Dear Friends,

With the 2019 Legislative Session of the Maryland General Assembly recently drawn to a close, I wanted to take this opportunity to thank you for entrusting me with representing District 33 and to share with you an overview of some of our legislative successes as well as the status of some of the legislative priorities that we will continue to work on. Hearing from my constituents is a vital part of serving as your Delegate and I truly appreciate engaging in the legislative process with you.

I want to thank you for the privilege of serving as one of your District 33 Delegates in Annapolis. This letter is a final status report on both my legislation and the work of the General Assembly as a whole.

This year, there were 1,430 House bills, 1,051 Senate bills, 11 House Joint Resolutions, and 5 Senate Joint resolutions, and I heard from many of you on a diverse range of issues important to you and your communities.

I served on the Health and Government Operations Committee (HGO), working with my colleagues to tackle healthcare issues facing Marylanders across the state. I served on two HGO subcommittees: the Public Health and Minority Health Disparities Subcommittee and the Long Term Care Subcommittee.

Below is a summary of the major legislation from the 2019 legislative session:

Maryland’s Budget

Budget Bill (HB 100) and Budget Reconciliation Act (HB 1407):  Maryland is required under the State Constitution to pass a balanced budget. We successfully passed a bipartisan balanced budget for Fiscal Year 2020 while making it a priority to not raise taxes.

Fiscal Responsibility

  • $120.1 million left in cash plus more than $1.2 billion are preserved in cash resources are preserved, including:

    • $1.1 billion in the Rainy Day Fund

Educational Priorities

  • Additional $500 million for school construction

  • New school construction plan that will result in $2.2 B in additional school construction for counties with high need, on top of existing school construction funding  

  • Additional $320 million for the Blueprint for Maryland’s Future, funding 98.4% of this year’s Kirwan Commission recommendations.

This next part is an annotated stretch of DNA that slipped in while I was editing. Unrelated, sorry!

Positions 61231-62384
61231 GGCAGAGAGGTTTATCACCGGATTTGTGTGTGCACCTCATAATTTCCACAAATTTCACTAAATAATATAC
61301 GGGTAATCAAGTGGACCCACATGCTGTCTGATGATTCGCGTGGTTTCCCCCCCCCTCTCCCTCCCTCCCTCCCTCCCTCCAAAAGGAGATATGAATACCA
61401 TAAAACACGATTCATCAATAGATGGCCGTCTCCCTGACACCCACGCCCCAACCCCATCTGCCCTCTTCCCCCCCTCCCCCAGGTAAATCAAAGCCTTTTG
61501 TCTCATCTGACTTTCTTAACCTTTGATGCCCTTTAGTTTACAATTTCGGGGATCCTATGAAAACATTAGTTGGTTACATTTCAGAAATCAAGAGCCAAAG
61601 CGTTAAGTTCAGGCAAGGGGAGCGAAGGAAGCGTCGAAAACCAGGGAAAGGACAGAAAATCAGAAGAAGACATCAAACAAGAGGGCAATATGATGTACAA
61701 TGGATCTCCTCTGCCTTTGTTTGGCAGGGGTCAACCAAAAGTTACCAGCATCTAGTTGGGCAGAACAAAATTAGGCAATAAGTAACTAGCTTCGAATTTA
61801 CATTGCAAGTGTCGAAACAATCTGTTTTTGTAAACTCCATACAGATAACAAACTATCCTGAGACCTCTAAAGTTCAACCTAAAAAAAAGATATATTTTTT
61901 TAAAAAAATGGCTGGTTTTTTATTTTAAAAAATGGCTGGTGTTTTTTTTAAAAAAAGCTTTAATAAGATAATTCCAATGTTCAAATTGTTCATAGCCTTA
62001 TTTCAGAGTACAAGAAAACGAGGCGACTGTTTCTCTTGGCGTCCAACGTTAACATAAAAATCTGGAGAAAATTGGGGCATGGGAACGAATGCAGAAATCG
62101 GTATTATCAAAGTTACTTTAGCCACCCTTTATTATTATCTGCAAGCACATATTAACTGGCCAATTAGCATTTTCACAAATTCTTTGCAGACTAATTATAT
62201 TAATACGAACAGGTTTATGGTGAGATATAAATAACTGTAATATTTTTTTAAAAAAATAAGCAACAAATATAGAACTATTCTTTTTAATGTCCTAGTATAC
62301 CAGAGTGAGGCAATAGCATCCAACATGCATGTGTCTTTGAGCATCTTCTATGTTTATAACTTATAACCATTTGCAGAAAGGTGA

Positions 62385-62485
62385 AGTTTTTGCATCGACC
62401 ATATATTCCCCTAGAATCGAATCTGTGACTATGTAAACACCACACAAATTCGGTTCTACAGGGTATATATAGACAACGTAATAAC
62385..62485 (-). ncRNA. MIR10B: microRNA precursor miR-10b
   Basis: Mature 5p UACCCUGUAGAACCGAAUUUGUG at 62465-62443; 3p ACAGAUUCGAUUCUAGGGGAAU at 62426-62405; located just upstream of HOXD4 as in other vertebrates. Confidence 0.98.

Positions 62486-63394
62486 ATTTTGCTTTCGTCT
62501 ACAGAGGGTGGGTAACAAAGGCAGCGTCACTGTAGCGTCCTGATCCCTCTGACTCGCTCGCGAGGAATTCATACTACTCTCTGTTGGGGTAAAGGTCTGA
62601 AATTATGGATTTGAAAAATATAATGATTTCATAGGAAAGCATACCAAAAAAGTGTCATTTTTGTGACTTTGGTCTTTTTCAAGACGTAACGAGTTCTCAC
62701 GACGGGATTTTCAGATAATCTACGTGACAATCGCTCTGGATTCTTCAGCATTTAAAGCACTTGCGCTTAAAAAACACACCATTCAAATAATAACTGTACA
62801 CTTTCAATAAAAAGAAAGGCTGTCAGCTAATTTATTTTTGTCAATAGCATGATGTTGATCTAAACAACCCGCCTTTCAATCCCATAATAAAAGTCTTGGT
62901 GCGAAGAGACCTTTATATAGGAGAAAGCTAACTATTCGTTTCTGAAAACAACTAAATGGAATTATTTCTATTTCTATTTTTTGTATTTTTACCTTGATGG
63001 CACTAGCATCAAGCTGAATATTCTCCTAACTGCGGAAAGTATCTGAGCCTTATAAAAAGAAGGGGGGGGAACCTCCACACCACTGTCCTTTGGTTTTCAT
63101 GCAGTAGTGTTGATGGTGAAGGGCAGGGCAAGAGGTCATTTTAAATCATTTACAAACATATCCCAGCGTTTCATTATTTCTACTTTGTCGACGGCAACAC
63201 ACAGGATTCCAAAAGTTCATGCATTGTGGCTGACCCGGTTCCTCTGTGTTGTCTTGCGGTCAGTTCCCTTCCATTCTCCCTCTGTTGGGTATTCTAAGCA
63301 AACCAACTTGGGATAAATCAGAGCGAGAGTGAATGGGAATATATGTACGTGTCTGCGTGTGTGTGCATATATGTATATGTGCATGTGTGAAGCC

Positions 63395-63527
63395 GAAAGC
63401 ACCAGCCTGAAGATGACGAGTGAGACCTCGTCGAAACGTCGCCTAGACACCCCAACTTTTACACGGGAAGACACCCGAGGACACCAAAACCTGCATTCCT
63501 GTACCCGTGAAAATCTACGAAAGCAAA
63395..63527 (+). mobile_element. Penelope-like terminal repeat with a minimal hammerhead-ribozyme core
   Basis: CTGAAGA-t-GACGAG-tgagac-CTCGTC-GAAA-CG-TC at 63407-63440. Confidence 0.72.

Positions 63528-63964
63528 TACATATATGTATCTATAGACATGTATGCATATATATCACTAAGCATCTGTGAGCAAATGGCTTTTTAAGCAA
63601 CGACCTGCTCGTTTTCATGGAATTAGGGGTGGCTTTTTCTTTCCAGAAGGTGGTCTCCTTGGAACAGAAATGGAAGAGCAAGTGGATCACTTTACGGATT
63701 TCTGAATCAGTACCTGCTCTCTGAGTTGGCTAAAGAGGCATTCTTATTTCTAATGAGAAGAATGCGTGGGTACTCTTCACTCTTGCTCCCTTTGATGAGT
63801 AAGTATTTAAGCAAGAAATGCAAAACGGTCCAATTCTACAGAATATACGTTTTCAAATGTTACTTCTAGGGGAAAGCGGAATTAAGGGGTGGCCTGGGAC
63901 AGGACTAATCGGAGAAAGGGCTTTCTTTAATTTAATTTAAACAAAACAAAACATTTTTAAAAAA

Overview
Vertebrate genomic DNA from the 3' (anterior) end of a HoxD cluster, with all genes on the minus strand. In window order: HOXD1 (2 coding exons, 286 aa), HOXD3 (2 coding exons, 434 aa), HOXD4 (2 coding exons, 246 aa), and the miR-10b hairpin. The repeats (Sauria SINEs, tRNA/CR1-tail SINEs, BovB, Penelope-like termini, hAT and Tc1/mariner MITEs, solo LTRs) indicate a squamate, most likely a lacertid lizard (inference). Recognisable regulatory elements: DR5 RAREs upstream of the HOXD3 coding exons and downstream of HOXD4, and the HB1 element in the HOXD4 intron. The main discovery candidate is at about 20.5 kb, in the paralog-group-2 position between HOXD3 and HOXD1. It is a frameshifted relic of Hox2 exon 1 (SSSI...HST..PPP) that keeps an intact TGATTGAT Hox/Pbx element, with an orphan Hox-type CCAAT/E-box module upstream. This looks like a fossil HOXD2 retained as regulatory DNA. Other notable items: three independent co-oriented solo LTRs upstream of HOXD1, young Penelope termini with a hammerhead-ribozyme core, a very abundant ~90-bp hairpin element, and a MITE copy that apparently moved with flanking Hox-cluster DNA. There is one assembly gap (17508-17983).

This is the largest budget for Maryland children ever.

  • Record funding $7 B for public schools, including funding for initial Kirwan recommendations:

    • $133 M additional funding for special education

    • $75 M to increase teachers’ salaries

    • $54 M for schools in areas of concentrated poverty

    • $29 M full-day pre-k for low-income families

    • $23 M to help children who are falling behind in elementary school

  • Direct aid to schools increases by $501M

  • Caps in-state tuition increases at higher educational institutions at 2%

  • Funding for colleges and universities increases by 7%

Public Health

  • $11.3 B in the state’s Medicaid Program

    • Over 1.4 million Marylanders served  

  • $80 M of additional funding to fight the opioid crisis

  • 3% rate increase for behavioral and mental health providers

  • 3.5% rate increase for providers serving the developmentally disabled

State Employees & Public Safety

  • 3% general salary increase

  • 5% salary increase to law enforcement officers

  • 10% salary increase for correctional officers between December 2018 and July 2019

  • $700-$1,000 one-time bonus for lowest paid State workers

  • $4 M for a new rape kit testing fund

  • $8 M for Baltimore City crime initiatives

My Primary Legislation

I introduced three bills this session, and all have successfully passed both chambers of the General Assembly with unanimous support. They now go to the Governor for his consideration.

Medical Examinations on Unconscious Patients (HB 364): HB 364 prohibits healthcare practitioners from performing a pelvic exam on an unconscious patient without the patient’s consent unless medically necessary. This bill is designed to give Marylanders peace of mind when they undergo medical procedures.

Reimbursements of Nonprofit Indirect Costs (HB 365):   Last year, the General Assembly passed legislation giving nonprofits a small level of support for their basic operating costs. HB 365 includes nonprofits that were accidentally excluded from the 2018 legislation and ensures that all of Maryland’s nonprofits can continue to serve Maryland’s communities without worrying about how to pay for baseline needs like electricity.